After the US Department of State in August labeled the Confucius Institutes, which China has been actively promoting around the world, as “foreign missions,” US Secretary of State Mike early last month said that he hoped all these institutes on US campuses would be closed by the end of the year.
This policy is gradually influencing the US and other Western countries.
In the US, four schools — the University of Denver, the University of Oklahoma, the University of North Carolina and Emory University — have announced that they would follow the government’s policy and close the Confucius Institutes on their campuses.
Many universities in Germany, including the University of Hamburg, have already stated that they would close their on-campus Confucius Institutes, and the German opposition Free Democratic Party is drafting a bill that would require all universities to terminate their collaborations with the institutes.
The Australian government has begun investigations into the sources and uses of funds for the institutes.
There has always been opposition to the establishment of Confucius Institutes on university campuses in the West.
Many objected to the institutes because: their textbooks and teachers need to be reviewed and approved by the Chinese Ministry of Education, which is a breach of academic freedom; they often try to intervene in other academic activities on campus; they monitor overseas Chinese students on behalf of Beijing; steal academic research; try to bribe university administrators to avoid scrutiny; and conduct propaganda for the Chinese government.
Given the scale of controversy surrounding the Confucius Institutes, why has the US government only now started regulating them? The main reason is that, with China’s rise, demand for Chinese learning has soared in Western countries.
Unable to compete with the institutes, which are heavily funded by the Chinese government, many university or privately funded Chinese teaching institutes closed down.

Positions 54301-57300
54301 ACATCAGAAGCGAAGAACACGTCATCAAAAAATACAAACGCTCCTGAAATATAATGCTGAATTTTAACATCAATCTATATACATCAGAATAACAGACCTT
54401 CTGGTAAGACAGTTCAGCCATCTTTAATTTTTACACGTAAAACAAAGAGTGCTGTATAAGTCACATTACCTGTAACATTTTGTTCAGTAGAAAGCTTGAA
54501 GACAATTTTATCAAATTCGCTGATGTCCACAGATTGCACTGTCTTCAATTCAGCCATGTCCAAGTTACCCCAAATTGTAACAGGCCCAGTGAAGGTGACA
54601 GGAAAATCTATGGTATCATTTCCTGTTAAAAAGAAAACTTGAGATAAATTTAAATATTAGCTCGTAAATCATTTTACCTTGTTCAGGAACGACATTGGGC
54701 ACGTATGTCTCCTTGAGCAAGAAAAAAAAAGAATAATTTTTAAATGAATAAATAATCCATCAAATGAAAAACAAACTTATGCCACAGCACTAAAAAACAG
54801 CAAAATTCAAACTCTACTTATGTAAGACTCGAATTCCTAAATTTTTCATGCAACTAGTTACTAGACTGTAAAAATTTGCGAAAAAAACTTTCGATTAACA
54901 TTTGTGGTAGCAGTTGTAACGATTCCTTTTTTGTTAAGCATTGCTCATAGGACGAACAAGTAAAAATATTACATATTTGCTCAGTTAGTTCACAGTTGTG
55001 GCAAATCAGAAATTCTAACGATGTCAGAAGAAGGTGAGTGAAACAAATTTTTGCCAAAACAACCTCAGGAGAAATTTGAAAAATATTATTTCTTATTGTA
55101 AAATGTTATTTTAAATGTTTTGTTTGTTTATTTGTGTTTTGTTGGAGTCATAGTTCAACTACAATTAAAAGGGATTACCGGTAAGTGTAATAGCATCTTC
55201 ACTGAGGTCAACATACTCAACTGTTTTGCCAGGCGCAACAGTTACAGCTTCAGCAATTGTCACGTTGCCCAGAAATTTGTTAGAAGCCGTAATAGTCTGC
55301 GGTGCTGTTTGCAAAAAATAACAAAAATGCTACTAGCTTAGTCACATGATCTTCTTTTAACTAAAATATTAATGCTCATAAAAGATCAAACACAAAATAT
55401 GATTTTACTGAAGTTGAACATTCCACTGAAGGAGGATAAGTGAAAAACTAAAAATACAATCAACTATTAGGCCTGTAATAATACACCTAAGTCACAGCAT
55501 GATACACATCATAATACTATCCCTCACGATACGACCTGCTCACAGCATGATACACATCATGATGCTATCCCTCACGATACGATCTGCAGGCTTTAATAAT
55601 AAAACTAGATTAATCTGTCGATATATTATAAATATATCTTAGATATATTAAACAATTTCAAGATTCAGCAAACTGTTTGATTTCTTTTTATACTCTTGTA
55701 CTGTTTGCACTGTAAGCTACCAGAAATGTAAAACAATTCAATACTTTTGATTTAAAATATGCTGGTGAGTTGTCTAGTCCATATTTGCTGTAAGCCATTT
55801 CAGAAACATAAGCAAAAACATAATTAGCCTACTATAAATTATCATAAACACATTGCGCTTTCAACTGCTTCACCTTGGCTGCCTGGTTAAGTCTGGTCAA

In 2011, Taiwan set up the Taiwan Academy system to offer Chinese courses at its representative offices in New York, Los Angeles and Houston. However, it was difficult to compete with the Confucius Institutes, which dominated the market.
If US President Donald Trump is re-elected next month, the White House is expected to continue its policy of curbing the Confucius Institute’s monopoly of the market.
If Beijing does not stop its political interference through the institutes, which are supposed to be academic institutions aimed at promoting culture, a complete shutdown of these institutes is possible.
When that time comes, there would be urgent demand for other players to fill the need for Chinese-language and culture programs.
If Taiwan could anticipate this and make adequate preparations, it could corner the market.
By promoting policies that cater to the demand for the teaching of Chinese, the government could create job opportunities for young, unemployed teachers by training them to be teachers of Chinese as a foreign language.
Through this expansion of soft power, Taiwan could also increase its visibility in the international community and substantially enhance its relationship with other countries. This is truly a chance not to be missed.
Yang Chung-hsin is a researcher of China affairs.
Translated by Lin Lee-kai
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